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NY Senate Majority Leader John Flanagan Treated For Alcohol Dependency

New York State Senate Majority Leader John Flanagan is being praised across party lines for publicly admitting he has a substance abuse problem.

Flanagan, a Suffolk County Republican, issued a statement Sunday afternoon saying he received treatment for alcoholism after realizing that drinking was becoming a "crutch" to deal with the pressures of his job. The 56-year-old was first elected to the Senate in 2002 and was appointed to lead the chamber in 2015, following thearrest of former leader Dean Skelos.

Dr. Jennifer Michaels, Medical Director of Pittsfields's  Brien Center for Mental Health and Substance Abuse Services,  lends credence to Flanagan's statement "no one is immune to alcohol dependency."  "People are genetically pre-disposed. We know it runs in families. We know there are environmental factors, and stress is certainly one of them. When people are genetically pre-disposed and throw on a layer of extreme stress, it's like a double whammy that increases the likelihood that people will turn to alcohol to deal with their issues."

The Albany Times Union reported the statement was released following queries from Newsday.

Alan Chartock is a longtime capital watcher and WAMC's political observer.  "Alcoholism is a very serious problem in the United States and many many people have it. However, it is interesting that he has chosen to make this a public issue. Quite often, David, when people do that, they're about to be outed one way or another or they're afraid that they're gonna be outed, so they make a public announcement of it. You gotta give him credit for it. Frankly, he is not alone. There's a worldwide problem with alcoholism which is probably is responsible for more deaths than war."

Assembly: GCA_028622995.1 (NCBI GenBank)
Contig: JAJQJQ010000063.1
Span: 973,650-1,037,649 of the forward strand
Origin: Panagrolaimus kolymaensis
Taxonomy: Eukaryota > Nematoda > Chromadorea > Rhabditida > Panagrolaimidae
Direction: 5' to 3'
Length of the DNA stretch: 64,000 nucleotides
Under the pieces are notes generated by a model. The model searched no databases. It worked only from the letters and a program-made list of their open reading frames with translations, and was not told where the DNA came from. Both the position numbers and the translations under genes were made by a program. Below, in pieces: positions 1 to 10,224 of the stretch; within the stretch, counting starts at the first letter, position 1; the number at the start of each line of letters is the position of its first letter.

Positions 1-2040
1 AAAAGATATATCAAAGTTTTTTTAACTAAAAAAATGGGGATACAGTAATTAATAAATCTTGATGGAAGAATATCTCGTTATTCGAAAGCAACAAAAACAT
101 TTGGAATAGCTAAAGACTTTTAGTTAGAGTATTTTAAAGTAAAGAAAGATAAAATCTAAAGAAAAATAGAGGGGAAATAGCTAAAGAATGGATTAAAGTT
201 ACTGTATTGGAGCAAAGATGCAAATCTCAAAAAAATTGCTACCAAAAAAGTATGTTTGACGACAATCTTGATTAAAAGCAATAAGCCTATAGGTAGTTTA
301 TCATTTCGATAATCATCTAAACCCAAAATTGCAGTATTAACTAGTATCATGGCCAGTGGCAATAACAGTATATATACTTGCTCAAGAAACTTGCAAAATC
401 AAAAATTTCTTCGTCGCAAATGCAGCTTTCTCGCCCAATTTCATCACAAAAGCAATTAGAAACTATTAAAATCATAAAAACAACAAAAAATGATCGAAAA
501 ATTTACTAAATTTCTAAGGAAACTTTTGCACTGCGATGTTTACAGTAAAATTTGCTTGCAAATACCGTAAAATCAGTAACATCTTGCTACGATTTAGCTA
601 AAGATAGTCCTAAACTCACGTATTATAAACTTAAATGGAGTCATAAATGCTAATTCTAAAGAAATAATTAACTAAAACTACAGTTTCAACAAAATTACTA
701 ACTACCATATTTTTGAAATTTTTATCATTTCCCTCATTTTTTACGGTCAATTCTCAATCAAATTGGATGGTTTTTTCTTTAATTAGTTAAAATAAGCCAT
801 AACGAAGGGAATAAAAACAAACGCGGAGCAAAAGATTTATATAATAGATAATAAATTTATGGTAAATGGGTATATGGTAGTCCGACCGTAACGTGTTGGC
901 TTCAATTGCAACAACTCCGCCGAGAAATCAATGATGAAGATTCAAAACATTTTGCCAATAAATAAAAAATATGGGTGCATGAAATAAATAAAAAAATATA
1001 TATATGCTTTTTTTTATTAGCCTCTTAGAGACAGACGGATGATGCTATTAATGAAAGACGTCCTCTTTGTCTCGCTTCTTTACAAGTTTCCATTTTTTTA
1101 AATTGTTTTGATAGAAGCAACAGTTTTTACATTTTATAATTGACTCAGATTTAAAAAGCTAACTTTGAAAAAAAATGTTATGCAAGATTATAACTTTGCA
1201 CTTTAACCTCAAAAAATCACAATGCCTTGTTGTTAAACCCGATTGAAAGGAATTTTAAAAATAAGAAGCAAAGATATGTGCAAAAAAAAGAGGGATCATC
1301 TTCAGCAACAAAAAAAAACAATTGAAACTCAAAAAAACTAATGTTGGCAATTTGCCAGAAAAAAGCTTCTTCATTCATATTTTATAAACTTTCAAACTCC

New York Governor Andrew Cuomo tweeted that Flanagan, who has publicly considered his own run for governor, deserves "respect and support" for seeking help. Capital Region state Senator George Amedore echoed those sentiments.  "Openness and honesty is important as we continue our efforts to break the stigma of addiction. I applaud his willingness to lead by example in his own life."

Flanagan expressed hope that his public disclosure will serve as a reminder to others struggling with a drinking problem. A Senate GOP source told the Daily News that Flanagan has no plans to step down as leader. And Flanagan released a statement Monday opposing aplan floated by New York City Mayor Bill de Blasioto tax high earners to fund subway repairs.


Earlier this week, I spoke at length with Beth Garvey, Counsel to the Senate Republican Majority, and she communicated to me her desire to step away from the position.

Beth is a true professional who juggled many difficult tasks over the course of more than 4 years in this position, and she has always served our conference with passion and with dedication. She was an integral part of the work our Senate Republican Majority accomplished on behalf of the hardworking taxpayers and families of New York.

I thank Beth for her commitment to the Senate and to the people of this state. She will remain on for approximately six weeks to ensure a smooth, orderly, and seamless transition. A determination on her replacement will be made in the coming weeks, but I am confident that we have a number of top staffers with the experience and institutional knowledge to ably lead us forward, starting with Shawn MacKinnon, Secretary of Senate Finance and a two-decades-plus veteran of the Senate. In the meantime, Beth deserves our thanks and our gratitude for a job well done.

Dave Lucas is WAMC’s Capital Region Bureau Chief. Born and raised in Albany, he’s been involved in nearly every aspect of local radio since 1981. Before joining WAMC, Dave was a reporter and anchor at WGY in Schenectady. Prior to that he hosted talk shows on WYJB and WROW, including the 1999 series of overnight radio broadcasts tracking the JonBenet Ramsey murder case with a cast of callers and characters from all over the world via the internet. In 2012, Dave received a Communicator Award of Distinction for his WAMC news story "Fail: The NYS Flood Panel," which explores whether the damage from Hurricane Irene and Tropical Storm Lee could have been prevented or at least curbed. Dave began his radio career as a “morning personality” at WABY in Albany.
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